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Study groups offer chance to improve county schools

December 06, 2005

Shortly after Elizabeth Morgan arrived as superintendent of the Washington County Public Schools, a committee of citizens looked at a variety of possible programs for the future.

Out of that committee came a proposal for a county school for the arts and for magnet schools with gifted and talented, math and science and technology programs.

Three years after that committee delivered its report, the system is again asking business leaders and citizens to participate in several study groups.

We endorse the idea and urge citizens to get involved, for several reasons. The first is that members of the community know the needs and desires of those who live here.

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Who better than those who fund the school system and depend it to educate their children and future workers to offer constructive criticism and suggestions?

Citizen committees will also be able to sort those initiatives that would be nice to have from those that are essential.

Finally, committees that provide participants with the feeling that they are affecting the operation of the system in a positive way are more apt to participate in other ways in the future.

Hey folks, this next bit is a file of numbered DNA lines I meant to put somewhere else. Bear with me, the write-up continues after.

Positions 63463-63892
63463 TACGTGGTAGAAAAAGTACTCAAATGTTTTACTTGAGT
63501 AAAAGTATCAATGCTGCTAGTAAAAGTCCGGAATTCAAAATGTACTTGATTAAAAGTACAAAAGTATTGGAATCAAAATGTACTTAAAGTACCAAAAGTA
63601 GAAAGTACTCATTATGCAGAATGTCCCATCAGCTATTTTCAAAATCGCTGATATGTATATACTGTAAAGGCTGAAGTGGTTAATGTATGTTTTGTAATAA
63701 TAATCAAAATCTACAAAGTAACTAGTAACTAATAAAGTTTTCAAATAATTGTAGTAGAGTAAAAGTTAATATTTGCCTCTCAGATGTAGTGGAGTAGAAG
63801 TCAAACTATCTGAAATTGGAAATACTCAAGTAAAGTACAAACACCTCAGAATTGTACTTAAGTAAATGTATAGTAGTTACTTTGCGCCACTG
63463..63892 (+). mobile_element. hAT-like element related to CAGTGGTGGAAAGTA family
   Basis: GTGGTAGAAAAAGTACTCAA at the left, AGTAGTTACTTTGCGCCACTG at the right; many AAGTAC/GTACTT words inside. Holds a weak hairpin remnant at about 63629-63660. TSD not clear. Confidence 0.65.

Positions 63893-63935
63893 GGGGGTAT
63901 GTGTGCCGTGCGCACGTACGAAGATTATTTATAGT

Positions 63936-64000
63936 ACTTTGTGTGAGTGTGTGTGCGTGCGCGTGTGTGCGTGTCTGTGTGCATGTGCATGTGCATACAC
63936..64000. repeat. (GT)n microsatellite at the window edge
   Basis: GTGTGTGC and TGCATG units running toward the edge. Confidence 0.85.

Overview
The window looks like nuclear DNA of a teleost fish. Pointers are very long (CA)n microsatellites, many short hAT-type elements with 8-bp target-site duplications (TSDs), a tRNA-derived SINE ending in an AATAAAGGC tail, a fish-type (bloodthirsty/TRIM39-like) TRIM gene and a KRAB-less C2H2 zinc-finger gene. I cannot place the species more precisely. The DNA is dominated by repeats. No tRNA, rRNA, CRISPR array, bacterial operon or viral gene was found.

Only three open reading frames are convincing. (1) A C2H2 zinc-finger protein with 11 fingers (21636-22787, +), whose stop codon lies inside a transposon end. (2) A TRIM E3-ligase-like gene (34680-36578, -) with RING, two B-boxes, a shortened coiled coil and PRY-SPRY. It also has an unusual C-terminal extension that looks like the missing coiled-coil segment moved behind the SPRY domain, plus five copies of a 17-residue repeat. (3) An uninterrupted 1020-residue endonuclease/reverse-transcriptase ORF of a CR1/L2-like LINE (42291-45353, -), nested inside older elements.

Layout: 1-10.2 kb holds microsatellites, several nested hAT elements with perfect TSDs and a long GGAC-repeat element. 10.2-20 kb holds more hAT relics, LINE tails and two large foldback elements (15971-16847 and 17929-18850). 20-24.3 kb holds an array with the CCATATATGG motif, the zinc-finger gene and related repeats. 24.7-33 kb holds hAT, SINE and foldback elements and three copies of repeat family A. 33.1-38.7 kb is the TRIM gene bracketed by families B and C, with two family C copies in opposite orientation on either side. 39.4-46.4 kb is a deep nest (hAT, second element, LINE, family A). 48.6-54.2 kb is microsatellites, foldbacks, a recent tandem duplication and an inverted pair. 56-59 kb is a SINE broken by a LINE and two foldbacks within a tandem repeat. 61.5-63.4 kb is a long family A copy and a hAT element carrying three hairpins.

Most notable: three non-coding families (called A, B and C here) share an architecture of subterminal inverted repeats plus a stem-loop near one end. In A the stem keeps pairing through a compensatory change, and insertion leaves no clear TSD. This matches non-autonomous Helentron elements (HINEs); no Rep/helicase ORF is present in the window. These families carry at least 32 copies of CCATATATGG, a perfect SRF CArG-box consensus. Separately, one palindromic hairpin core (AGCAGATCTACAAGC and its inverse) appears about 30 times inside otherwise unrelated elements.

The study committees are designed to look ahead, not as critiques of current practices. There is a place for that, school officials say, but this group will be dealing with possibilities.

Ideas that school officials are putting on the table for possible consideration include the following:

An international business and global economic management academy.

A high-tech math and science high school.

A high school associated with Hagerstown Community College, modeled on the prestigious City College High School in Baltimore.

Programs for non-traditional languages such as Chinese, Japanese, Russian and languages of Eastern Europe.

A transportation academy that would focus on the trucking and aviation industries.

A leadership institute that would train future CEOs and elected officials.

Not all of these will be possible to implement now. Some may not ever be practical. But the exercise of looking at what the system might become won't do it any harm and might do it a lot of good. We await the results with great interest.

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